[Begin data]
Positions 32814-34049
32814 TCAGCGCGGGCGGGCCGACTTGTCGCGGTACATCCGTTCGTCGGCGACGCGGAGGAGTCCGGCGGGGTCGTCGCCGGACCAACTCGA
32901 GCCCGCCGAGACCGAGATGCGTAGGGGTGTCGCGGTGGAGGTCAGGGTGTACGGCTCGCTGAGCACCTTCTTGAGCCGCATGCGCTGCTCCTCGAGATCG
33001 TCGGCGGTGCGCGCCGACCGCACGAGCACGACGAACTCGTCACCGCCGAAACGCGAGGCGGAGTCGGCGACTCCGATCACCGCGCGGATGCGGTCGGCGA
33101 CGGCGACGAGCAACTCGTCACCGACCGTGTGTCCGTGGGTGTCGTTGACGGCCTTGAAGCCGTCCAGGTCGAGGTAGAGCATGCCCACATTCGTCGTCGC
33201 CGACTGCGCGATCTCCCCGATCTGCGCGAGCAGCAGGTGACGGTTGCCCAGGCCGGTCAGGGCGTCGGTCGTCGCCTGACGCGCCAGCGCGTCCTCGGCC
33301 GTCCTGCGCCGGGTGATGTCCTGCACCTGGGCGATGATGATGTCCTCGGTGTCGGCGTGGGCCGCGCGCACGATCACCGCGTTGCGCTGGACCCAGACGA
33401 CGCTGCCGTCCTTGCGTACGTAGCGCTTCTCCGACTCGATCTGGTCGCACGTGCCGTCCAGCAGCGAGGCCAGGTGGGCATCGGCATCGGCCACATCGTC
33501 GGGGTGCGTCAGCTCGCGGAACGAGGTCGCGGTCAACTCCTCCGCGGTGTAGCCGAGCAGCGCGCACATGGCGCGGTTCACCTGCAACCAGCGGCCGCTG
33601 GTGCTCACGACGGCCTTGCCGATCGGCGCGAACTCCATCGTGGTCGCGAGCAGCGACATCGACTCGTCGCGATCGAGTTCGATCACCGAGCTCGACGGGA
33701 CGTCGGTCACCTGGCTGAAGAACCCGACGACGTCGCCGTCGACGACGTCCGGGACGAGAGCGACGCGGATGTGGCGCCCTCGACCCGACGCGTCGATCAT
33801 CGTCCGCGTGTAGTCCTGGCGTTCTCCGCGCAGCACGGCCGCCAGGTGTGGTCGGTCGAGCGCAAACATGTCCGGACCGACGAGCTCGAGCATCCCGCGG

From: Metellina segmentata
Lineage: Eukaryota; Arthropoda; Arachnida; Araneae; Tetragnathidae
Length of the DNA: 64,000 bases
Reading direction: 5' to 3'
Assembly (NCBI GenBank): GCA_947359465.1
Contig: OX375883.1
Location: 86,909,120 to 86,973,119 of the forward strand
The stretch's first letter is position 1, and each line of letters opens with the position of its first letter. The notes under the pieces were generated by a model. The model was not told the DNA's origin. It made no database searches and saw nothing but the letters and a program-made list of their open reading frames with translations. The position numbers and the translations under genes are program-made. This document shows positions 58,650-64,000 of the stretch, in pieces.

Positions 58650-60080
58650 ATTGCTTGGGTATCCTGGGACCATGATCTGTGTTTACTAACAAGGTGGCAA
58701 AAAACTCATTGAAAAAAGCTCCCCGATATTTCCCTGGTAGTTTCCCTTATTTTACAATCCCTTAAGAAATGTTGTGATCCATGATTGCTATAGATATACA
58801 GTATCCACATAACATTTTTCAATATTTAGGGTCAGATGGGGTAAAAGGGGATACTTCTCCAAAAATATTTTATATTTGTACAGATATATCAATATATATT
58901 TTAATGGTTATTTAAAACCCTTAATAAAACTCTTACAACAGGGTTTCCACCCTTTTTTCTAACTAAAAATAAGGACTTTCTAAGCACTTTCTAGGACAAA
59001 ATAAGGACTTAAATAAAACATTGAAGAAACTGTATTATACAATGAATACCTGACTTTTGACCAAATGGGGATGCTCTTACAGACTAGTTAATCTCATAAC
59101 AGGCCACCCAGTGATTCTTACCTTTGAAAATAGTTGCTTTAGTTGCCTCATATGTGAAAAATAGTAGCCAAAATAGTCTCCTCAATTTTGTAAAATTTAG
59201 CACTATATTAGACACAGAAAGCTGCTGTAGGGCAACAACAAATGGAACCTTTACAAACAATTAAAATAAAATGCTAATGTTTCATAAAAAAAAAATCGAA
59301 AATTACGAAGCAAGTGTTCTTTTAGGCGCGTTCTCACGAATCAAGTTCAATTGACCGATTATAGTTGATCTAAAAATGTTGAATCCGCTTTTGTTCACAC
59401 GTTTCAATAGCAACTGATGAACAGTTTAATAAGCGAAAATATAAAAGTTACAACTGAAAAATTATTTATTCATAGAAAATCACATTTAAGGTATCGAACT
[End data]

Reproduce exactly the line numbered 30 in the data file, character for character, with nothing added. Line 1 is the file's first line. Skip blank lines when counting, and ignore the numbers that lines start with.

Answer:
59401 GTTTCAATAGCAACTGATGAACAGTTTAATAAGCGAAAATATAAAAGTTACAACTGAAAAATTATTTATTCATAGAAAATCACATTTAAGGTATCGAACT